Staff Profile

photograph

Dr Amanda Carr

Director of Psychology

School: School of Psychology, Politics and Sociology

Campus: Canterbury

Tel: 01227 923285

Profile summary

I am a developmental psychologist with an interest in children's social-cognitive development. In particular, I am interested in how children think and learn in the course of interaction with others.  I have been a Senior Lecturer at Canterbury Christ Church University since 2012, and became the Director of Psychology in 2016. I teach at all levels of our undergraduate and postgraduate programmes. 

Before joining the psychology team at Christ Church, I was a lecturer at the Unversity of Roehampton and before that a Research Fellow at the University of Sussex, where I studied for both my PhD and BSc (Hons) in Applied Psychology. My PhD was supervised by Dr Nicola Yuill and Professor Rose Luckin.

Research and knowledge exchange

I am a member of the Learning and Development research group in psychology where our work is focused on examining child and adolescent development in social contexts. My own research interests are focused around three main strands of work:

Home learning: I am particularly interested in how parents scaffold children's learning during everyday interaction and conversation. I have recently co-edited a special issue of the British Journal of Educational Psychology on Scaffolding: integrating social and cognitive perspectives on children's learning at home.

Another study underway within this strand of work is The Talk about Thoughts and Feelings Project, which is examining mothers' mental state talk and its relation to children's well-being and adjustment. This project is running in collaboration with Bechange, a local charity supporting families.

Achievement motivation: My PhD research examined the role of achievement goals, for example mastery and performance goals, in children's collaborative interaction.

Children's use of novel technology: Children, like adults, find novel technologies such as tablets and smartphones very appealing. I am interested in the effect of these technologies on 1) developmental processes such as attention and social understanding and 2) Learning and classroom interaction.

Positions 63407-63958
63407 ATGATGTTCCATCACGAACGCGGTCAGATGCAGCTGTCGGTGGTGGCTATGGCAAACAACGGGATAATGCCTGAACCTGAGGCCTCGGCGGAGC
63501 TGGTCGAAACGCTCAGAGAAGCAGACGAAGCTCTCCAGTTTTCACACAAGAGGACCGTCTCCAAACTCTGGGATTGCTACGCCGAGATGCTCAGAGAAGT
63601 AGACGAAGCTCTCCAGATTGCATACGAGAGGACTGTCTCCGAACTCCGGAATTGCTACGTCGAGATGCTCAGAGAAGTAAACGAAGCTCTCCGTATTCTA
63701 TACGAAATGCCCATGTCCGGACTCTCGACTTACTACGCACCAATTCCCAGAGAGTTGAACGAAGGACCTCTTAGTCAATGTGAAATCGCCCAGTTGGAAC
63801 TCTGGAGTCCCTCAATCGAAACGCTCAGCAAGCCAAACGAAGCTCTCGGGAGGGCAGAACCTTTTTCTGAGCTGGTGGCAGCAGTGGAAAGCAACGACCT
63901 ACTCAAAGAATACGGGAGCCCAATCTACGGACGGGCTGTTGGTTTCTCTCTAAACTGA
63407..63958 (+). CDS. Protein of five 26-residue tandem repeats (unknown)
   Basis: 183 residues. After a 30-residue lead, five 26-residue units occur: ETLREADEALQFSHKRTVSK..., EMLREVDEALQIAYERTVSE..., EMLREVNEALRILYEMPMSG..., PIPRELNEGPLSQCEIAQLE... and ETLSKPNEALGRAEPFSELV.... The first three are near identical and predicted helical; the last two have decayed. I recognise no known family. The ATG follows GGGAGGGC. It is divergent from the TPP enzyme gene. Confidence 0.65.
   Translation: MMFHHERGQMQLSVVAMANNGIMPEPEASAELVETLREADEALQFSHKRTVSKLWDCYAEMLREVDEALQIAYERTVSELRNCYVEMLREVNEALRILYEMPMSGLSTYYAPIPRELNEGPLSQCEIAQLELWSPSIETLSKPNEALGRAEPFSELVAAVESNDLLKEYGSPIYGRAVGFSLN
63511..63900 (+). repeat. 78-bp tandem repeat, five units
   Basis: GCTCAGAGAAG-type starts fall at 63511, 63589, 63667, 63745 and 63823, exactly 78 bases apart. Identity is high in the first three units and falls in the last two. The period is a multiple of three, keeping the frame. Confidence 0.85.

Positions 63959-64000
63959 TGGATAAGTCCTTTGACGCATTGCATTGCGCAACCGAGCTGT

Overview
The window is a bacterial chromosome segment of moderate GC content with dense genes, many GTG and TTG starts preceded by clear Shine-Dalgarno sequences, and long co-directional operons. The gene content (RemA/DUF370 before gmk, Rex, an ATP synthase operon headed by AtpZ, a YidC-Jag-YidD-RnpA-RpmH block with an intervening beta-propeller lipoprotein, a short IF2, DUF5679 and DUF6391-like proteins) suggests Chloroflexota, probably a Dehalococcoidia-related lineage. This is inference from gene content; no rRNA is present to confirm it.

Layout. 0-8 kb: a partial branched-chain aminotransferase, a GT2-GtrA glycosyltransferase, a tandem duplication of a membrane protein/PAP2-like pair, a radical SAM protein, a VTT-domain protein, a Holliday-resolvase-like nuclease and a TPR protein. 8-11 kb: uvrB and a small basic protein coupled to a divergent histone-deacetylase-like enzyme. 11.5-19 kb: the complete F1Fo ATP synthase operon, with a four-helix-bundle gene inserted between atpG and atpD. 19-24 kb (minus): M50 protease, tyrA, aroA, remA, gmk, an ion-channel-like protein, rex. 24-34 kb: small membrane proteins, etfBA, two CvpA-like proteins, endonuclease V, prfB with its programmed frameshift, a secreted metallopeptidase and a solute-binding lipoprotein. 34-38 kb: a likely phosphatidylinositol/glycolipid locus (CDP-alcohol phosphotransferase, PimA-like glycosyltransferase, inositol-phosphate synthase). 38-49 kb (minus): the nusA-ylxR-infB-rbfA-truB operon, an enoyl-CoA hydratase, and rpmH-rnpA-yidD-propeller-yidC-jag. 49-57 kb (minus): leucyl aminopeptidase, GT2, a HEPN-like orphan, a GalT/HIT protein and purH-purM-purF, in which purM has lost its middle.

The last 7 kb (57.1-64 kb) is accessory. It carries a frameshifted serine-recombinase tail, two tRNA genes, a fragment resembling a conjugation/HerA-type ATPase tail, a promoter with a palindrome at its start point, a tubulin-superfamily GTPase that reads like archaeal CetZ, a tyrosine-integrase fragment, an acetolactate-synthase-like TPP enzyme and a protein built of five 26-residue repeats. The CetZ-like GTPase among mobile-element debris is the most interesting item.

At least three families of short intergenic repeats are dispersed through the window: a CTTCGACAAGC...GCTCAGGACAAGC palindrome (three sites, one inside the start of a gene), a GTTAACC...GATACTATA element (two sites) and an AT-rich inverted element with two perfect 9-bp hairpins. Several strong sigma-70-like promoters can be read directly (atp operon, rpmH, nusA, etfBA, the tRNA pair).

Teaching and subject expertise

I teach developmental and educational psychology at all levels of our undergraduate and postgraduate programmes. I lead a number of core and optional undergraduate modules in this area and supervise 3rd year dissertations in areas directly connected to research projects within the learning and development lab. 

I convene the following  modules:

Publications and research outputs

Carr, A.Slade, L.Yuill, N.Sullivan, S. and Ruffman, T. (in press) Minding the children: a longitudinal study of mental state talk, theory of mind and behavioural adjustment from age 3 to age 10. Social Development. 

Yuill, N. and Carr, A. (2018) Scaffolding: integrating social and cognitive perspectives on children’s learning at home. British Journal of Educational Psychology, 88 (2). pp. 171-173. 

Bonnett, Victoria M.Yuill, N. and Carr, A. (2017) Mathematics, mastery and metacognition: how adding a creative approach can support children in maths. Educational and Child Psychology, 34 (1). pp. 83-93.

Carr, A., Luckin, R., Yuill, N & Avramides, K. (2013). How mastery and performance goals influence learners’ metacognitive help-seeking behaviours when using Ecolab II. In V. Aleven, & R. Azvedo (Eds), International Handbook of Metacognition and Learning Technologies. Berlin: Springer.

Carr, A., & Marzouq, S. (2012). The 2 x 2 achievement goal framework in primary school: Do young children pursue mastery avoidance goals? The Psychology of Education Review, 36(2), 3-8.

Marzouq. S., Carr, A & Slade, L., (2012). A ‘personal opposites’ approach to understanding achievement goal questionnaires. The Psychology of Education Review, 36(2), 17-25.

Carr, A., & Pike, A. (2012). Maternal Scaffolding Behavior: Links With Parenting Style and Maternal Education. Developmental Psychology, 48(2), 543-551.

Harris, A. Yuill, N & Luckin, R. (2008) The influence of context-specific and dispositional achievement goals on children's paired collaborative interaction. The British Journal of Educational Psychology, 78, 355-374.

Kerawalla, L., Pearce, D., Yuill, N., Luckin, R., & Harris, A. (2008) “I’m keeping those there, are you?” The role of a new  user interface paradigm – Separate Control of Shared Space (SCOSS) – in the collaborative decision-making process,  Computers and Education, 50, 193-206.

Share

Connect with us

Last edited: 05/12/2017 03:57:00